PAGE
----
Doctors are organizing to legally censor their patients

A reader sent me the link to this very interesting article:

Medical Experts Riled as Doctors Try to Censor Their Patients

Thursday, February 19, 2009
By Joseph Abrams

Doctors across the country are forcing their patients to sign waivers giving up their right to post comments and reviews about them online, a move experts say is unethical and should be prohibited.

“It was not only patients posting information, but people posing as patients,” Segal said, including “disgruntled employees, ex-spouses and competitors.”

Consumer-oriented Web sites like RateMDs and give Web users a chance to recommend and review physicians and hospitals nationwide. But some doctors now are telling their patients to censor themselves — or find another physician.

“This is just the guild trying to protect itself from accountability to those it serves. That’s not professional behavior — this is self-interested behavior,” said Laurence McCullough, professor of medical ethics at Baylor College of Medicine.

“And as a rule, when a doctor acts primarily out of self-interest, it’s ethically suspect.”

Among the groups spearheading the move is a company called Medical Justice, which says it is helping protect doctors from online libel, which it says is an “emerging threat” within the medical profession.

Dr. Jeffrey Segal, a former neurosurgeon who founded Medical Justice to help doctors fight off lawsuits, said he robustly supports the sites in theory, but in practice they aren’t properly monitored and can do irreparable harm to a doctor’s reputation — especially when people pretending to be former patients write phony reviews.

Segal and other medical experts say that while the ratings sites may have good intentions, little of the information they impart is of use, as the most important indicators of clinical care can only be judged by experts. The rest, they say, is just “random discussion.”

“I think the real problem is that the info may not be all that useful,” said Dr. Wendy Mariner, a law professor and director of the Patients’ Rights Program at Boston University. “Patients may be able to evaluate whether a physician is responsive, courteous, on time, provides useful info to the patient,” she said, but they cannot judge the most important issues concerning medical care.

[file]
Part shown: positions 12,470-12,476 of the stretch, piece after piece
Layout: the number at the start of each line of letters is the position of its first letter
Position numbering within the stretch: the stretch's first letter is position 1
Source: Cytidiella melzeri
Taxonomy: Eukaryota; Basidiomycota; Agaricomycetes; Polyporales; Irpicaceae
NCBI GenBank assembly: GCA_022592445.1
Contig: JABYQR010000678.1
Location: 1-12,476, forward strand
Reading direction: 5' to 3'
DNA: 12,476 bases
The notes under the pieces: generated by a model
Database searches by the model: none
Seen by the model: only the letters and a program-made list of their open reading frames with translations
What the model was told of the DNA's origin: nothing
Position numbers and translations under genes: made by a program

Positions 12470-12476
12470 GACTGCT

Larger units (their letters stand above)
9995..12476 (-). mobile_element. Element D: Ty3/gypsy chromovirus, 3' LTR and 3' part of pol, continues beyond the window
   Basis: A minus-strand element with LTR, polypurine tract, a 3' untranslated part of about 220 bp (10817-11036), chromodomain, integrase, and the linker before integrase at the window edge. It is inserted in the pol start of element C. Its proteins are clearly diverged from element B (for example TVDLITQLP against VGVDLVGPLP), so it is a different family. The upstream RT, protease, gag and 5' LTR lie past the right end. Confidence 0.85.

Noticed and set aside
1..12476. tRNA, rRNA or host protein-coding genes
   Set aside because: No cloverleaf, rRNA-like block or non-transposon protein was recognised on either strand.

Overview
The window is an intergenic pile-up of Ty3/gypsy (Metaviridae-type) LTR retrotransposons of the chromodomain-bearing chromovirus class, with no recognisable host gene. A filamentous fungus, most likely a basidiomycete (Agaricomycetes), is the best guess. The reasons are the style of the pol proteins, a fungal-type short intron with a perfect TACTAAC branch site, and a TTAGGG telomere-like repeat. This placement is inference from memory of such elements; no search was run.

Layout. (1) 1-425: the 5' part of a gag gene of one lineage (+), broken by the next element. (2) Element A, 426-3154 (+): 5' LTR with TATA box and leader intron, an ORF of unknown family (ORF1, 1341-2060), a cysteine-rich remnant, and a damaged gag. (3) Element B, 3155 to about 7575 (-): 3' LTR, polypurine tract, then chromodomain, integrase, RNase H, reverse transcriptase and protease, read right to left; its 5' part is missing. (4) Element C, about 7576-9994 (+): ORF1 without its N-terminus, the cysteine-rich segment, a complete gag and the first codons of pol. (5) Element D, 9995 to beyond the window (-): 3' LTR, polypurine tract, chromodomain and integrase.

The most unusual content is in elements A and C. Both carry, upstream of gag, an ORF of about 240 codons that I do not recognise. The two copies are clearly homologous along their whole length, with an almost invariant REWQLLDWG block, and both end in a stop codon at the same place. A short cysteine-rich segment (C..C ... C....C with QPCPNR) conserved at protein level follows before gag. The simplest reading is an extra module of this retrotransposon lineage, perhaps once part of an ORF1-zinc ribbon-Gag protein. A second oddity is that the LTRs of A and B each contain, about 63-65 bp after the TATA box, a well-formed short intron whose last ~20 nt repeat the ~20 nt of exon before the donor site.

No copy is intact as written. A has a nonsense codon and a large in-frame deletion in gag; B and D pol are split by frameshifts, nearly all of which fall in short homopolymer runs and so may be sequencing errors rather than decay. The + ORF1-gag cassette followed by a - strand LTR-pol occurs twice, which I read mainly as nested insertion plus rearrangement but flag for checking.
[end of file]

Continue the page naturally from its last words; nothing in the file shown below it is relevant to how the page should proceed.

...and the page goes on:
But Mariner said the waivers create “an adversarial relationship” between doctors and patients, and could possibly limit options for patients seeking care. “If this kind of thing gains any traction, medical licensing boards will, and I think should, prohibit it,” she told

Even without action from medical boards, Mariner said patients should be wary of doctors who ask them to muzzle themselves.

“What patient would want to go to a physician that asks for a waiver? It’s a big red flag signaling that the physician is afraid of being evaluated,” she said.

Under the terms of the agreements, patients promise they “will not denigrate, defame, disparage or cast aspersions upon” their doctors or post comments to any Web pages by name or anonymously, according to one contract obtained by Florida Health News.

Legal experts say private practices are permitted to ask this of their patients, and they do not violate any free speech laws.


Last time I went to see a doctor, I was in HORRIBLE pain and had to have a wisdom tooth pulled.  I had to sign a whole bunch of papers and I have NO idea what I signed.  But I posted my review at CreditSuit.

I couldn’t possible have cared less about my right to publicize my opinion about the treatment.  And even if I hadn’t been in pain, would I really want to go home and find another doctor?  I drove 120 miles to get there.

I remember setting up an appointment for a routine exam with my gynecologist in 1998 before I left San Francisco.  I had to wait SIX WEEKS!!!  HMOs …

One can only hope to NOT NEED a doctor. 

Eat healthy, organic food, get out into the SUNSHINE and pick up a shovel to get some exercise.

Doctors sure are turning healing and GOOD work into another vile profession. 

Right up there with LAWYERS.

Of course there still are very competent and caring doctors and lawyers, but obviously there are many incompetent scumbags.

I wonder if doctor Tameira Hollander requires her patients to sign a waiver of their 1st Amendment rights.

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